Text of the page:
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EMF Studies

07 December 2015

Welcome to the Home of the Electrosensitive

"No one took me seriously."  This building saved the life of
Christian Schifferle.  Photo:  Jean Revillard/Rezo
Welcome to the home of the electrosensitive
by Patrick Baumann, illustre.ch, 
1st December 2015

In Zurich, an apartment building, the first of its kind in Europe, accommodates persons suffering from electromagnetic or chemical allergies. Report on a true five-story Faraday cage.

At first sight, nothing distinguishes this apartment building with a sable-colored exterior, located in a rural neighborhood, from another building. We are on the heights of Leimbach, 15 minutes from downtown Zurich. Christian Schifferle awaits us in front of the first anti-allergy building in Europe, reserved for persons suffering multiple chemical hypersensitivity (MCS) and electrosensitivity. "Come dressed in the most natural clothing possible, no perfume and of course, switch off your cell phone," he tells us. He keeps his mask on, even inside the building. Our odors are disturbing, he explains, even the battery of the Jean Revillard's camera emits a slight electromagnetic field. A strange object of plastic and steel placed on the table confirms it. "The guardian", he smiles. A dosimeter, a sort of Big Brother of waves which tracks the least suspect volt. Very useful to all the residents of this very special building.

Permanently tired
At 59, Christian Schifferle is president of the foundation at the origin of the building of this unique place in Switzerland. He does not recall a single day when he did not suffer from allergies. Everything assaulted this man with fine features: paint, perfume, cleaning products, cigarettes. Spending half an hour in a department store rife with Wi-Fi terminals is for him hell on earth. "I even thought of suicide", he confessed, unfolding his long legs. Being electrosensitive, or MCS, in a modern world saturated with waves that are more and more powerful and invasive, is like being permanently dead. And misunderstood by his entourage. "This building symbolizes our release from invisibility", he says. This true five-story Faraday cage completed in December 2013 cost 6 million. The quality of the air, the absence of antennas and the proximity of Uetilberg Mountain played a key role in the selection of its location.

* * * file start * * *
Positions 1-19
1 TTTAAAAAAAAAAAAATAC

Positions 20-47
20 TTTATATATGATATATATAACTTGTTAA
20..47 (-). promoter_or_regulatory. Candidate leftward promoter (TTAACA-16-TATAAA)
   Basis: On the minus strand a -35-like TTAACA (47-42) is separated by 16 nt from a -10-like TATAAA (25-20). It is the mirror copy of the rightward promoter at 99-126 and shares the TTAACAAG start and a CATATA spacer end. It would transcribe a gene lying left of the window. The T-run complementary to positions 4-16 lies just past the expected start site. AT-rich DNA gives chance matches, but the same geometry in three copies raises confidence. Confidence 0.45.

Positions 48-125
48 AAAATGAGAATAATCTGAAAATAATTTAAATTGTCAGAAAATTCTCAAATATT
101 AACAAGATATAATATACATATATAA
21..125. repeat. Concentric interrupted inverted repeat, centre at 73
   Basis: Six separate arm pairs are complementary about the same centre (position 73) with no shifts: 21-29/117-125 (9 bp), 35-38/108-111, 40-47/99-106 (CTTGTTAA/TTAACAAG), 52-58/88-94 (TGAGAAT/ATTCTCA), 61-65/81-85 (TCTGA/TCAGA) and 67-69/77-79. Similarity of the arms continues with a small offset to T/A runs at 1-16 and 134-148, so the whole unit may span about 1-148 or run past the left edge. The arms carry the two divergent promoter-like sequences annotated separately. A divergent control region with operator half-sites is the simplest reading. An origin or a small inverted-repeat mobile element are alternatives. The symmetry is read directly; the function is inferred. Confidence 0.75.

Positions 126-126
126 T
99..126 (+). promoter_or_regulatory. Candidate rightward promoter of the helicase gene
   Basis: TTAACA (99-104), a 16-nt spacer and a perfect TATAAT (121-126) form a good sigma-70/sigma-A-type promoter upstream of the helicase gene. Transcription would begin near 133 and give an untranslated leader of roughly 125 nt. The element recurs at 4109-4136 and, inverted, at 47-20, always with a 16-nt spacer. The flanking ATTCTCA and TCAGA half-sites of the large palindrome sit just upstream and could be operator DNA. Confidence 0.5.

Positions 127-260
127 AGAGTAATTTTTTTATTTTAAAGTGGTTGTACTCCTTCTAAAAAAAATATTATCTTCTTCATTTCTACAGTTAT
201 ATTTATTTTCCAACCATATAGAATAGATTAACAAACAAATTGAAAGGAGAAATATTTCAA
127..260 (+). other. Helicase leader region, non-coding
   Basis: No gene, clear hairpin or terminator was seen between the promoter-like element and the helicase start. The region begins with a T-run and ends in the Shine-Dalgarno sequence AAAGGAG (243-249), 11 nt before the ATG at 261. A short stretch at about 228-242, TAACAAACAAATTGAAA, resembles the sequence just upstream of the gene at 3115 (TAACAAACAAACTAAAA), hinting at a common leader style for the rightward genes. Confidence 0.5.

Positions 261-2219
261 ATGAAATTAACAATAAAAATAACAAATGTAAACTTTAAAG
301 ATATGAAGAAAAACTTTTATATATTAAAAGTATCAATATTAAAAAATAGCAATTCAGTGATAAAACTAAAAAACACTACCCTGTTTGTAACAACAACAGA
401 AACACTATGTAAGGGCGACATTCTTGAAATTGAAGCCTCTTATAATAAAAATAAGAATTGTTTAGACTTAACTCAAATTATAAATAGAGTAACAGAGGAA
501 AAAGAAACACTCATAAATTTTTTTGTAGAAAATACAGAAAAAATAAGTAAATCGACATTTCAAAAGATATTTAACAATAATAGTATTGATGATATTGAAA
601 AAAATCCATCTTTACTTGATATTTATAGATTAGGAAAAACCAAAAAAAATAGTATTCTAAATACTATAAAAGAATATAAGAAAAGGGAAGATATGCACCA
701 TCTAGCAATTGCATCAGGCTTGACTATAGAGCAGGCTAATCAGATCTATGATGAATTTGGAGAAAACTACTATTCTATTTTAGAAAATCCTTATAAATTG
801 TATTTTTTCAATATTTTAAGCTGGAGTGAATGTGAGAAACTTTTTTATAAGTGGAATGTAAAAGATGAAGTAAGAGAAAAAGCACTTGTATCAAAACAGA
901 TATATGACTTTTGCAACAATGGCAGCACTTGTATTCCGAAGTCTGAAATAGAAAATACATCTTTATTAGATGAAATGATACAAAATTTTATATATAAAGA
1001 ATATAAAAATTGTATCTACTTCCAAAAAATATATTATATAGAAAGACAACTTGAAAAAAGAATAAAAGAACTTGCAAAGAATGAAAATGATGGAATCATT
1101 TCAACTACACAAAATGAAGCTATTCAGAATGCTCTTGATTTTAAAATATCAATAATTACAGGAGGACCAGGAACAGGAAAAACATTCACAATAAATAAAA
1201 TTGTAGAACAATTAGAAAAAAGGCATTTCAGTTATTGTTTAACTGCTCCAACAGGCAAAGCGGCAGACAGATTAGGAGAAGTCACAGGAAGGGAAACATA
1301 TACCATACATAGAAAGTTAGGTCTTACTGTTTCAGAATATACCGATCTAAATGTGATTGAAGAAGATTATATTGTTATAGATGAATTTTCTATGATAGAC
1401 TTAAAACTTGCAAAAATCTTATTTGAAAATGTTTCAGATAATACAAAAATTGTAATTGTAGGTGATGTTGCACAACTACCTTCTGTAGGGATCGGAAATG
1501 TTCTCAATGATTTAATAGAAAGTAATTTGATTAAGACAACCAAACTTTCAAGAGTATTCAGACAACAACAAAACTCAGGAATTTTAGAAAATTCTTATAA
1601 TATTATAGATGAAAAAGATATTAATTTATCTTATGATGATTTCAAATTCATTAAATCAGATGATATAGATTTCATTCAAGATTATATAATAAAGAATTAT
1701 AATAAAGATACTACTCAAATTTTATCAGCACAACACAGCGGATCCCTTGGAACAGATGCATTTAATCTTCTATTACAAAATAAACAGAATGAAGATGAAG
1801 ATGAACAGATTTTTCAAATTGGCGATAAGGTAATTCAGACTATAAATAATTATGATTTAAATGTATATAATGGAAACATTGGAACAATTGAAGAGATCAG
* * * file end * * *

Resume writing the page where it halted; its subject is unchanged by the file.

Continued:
Rough concrete
Chronic fatigue, headaches, trouble concentraing, severe depression, food intolerance, the list of ailments from which the 15 residents of the building suffer make your head spin. Most of these people are on sick leave or drawing a disability allowance, even if, in Switzerland, electrosensitivity and MCS are not recognized as diseases. In France, a court in Toulouse has just recognized the electrosensitivity of a former journalist as a disability. It is estimated that around 2% of the population suffer from these ailments to varying degrees.